Judging from the cover of this book, the reader might expect to learn about solidarity among guerrilla movements in Asia, Africa, and Latin America. The dust jacket features a cover illustration from Tricontinental magazine of three armed fighters representing those continents. However, the author focuses not on armed insurrection but on the cultural activism of Afro-Cuban intellectuals and of African American and Latino activists in the United States. They took up not arms but typewriters, film cameras, and paintbrushes. Their protests and critiques of race relations drew inspiration from the Tricontinental Conference and from that organization's publications examining the injustices of racial capitalism worldwide. “The Tricontinental played a pivotal role in generating international solidarity with the US civil rights movement as well as with the antiapartheid struggle in South Africa,” Anne Garland Mahler says (p. 3).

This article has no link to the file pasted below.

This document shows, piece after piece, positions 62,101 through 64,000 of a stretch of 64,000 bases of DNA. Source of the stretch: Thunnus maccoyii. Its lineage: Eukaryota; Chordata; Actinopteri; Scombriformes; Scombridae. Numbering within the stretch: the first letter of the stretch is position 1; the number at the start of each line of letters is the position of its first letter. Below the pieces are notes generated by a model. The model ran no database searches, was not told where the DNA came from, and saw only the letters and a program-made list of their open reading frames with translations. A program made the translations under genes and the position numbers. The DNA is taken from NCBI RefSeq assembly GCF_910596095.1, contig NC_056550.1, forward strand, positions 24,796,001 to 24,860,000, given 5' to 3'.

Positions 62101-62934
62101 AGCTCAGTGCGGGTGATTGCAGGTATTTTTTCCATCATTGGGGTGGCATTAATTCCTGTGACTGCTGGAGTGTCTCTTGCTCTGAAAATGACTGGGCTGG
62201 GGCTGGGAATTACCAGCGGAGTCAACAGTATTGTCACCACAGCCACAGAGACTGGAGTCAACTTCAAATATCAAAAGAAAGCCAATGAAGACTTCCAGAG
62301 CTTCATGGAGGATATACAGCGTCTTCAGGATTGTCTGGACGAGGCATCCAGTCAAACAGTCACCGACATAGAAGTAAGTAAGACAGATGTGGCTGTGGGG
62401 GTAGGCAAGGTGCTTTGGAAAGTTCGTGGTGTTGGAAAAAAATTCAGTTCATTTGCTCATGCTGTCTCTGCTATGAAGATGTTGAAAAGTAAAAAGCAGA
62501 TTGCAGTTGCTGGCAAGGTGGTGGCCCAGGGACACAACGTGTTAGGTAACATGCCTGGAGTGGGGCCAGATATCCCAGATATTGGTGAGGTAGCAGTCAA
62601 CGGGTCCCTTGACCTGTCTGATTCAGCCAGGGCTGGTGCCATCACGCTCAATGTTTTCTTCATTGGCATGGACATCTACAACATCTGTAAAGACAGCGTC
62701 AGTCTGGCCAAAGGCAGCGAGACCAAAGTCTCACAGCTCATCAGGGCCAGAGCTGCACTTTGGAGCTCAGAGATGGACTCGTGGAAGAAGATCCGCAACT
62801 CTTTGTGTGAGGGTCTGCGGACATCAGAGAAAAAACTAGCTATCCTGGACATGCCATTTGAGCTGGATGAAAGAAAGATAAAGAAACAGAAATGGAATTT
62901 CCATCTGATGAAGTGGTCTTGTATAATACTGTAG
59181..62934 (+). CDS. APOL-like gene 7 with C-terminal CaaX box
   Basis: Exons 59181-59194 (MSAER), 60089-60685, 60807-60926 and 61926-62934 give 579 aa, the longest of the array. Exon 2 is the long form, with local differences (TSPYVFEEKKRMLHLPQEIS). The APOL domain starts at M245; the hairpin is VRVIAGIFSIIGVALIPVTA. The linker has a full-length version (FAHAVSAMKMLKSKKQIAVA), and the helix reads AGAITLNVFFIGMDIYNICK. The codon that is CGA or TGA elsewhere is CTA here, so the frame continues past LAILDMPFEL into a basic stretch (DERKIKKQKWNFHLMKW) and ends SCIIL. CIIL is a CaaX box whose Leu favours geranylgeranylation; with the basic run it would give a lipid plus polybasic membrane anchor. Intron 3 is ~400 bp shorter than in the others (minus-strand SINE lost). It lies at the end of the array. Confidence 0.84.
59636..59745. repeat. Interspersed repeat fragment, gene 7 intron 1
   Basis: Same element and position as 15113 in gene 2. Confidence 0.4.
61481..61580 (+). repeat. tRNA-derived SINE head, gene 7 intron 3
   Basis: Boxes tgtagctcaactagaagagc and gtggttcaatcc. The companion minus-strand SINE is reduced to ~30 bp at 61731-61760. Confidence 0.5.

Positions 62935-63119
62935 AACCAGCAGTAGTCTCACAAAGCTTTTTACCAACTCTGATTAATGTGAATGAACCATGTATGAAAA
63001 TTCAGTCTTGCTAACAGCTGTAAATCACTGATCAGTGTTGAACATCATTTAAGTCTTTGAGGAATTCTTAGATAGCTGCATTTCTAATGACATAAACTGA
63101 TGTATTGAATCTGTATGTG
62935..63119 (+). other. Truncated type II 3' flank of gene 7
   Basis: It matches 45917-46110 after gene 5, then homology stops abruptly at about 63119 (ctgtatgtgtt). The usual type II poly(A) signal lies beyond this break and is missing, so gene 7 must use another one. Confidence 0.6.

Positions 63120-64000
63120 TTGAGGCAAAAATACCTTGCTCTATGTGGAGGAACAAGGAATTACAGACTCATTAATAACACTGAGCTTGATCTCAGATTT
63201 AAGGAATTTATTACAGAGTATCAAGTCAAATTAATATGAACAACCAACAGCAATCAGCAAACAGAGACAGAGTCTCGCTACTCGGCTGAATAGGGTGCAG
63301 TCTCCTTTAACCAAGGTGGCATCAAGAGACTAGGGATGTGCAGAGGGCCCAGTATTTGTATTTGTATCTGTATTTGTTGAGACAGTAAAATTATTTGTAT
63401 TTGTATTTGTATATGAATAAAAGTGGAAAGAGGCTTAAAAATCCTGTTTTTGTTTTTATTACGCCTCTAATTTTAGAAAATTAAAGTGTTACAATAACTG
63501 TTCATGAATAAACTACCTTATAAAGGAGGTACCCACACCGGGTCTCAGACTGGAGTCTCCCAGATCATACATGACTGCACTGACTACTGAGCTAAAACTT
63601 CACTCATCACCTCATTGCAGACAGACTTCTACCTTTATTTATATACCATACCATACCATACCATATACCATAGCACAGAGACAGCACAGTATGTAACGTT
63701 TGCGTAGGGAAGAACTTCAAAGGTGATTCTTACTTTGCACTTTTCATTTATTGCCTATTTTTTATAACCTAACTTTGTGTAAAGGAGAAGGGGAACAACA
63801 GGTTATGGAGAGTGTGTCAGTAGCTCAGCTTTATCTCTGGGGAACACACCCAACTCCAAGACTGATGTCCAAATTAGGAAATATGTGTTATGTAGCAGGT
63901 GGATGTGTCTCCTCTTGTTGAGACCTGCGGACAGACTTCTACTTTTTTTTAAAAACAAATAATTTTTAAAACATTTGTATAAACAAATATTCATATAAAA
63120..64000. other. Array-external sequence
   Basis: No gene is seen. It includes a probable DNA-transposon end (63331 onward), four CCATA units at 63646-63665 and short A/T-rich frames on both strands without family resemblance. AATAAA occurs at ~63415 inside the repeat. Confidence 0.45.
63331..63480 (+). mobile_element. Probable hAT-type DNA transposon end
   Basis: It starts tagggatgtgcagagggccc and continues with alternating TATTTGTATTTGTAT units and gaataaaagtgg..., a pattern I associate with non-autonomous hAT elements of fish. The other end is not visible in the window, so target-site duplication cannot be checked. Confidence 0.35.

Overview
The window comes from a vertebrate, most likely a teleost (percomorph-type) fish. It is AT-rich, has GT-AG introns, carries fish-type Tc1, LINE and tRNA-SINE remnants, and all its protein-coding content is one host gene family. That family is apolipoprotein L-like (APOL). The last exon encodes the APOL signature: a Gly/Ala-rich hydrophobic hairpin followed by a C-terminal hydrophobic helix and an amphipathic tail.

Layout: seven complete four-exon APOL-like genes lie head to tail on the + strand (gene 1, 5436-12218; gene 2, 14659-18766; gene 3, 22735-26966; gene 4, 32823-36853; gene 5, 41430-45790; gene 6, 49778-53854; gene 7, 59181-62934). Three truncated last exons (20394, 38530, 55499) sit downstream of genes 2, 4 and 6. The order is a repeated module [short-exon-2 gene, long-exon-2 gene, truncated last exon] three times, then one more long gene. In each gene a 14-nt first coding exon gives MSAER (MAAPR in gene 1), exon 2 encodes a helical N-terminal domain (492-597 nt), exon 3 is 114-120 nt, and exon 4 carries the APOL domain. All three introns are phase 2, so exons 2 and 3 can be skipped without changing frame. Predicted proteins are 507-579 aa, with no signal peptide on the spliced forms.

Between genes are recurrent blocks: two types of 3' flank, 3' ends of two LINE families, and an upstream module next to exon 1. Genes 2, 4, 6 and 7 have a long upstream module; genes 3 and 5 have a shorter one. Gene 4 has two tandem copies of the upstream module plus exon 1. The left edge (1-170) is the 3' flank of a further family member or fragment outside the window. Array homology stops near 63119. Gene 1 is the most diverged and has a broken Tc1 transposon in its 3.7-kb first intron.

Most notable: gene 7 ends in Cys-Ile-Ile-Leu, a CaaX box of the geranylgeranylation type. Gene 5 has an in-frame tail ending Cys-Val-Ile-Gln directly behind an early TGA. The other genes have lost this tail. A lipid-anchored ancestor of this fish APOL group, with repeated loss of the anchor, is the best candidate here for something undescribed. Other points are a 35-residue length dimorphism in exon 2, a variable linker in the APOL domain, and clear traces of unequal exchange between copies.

Mahler shows that linkages existed between African Americans and Afro-Cubans long before the Havana...

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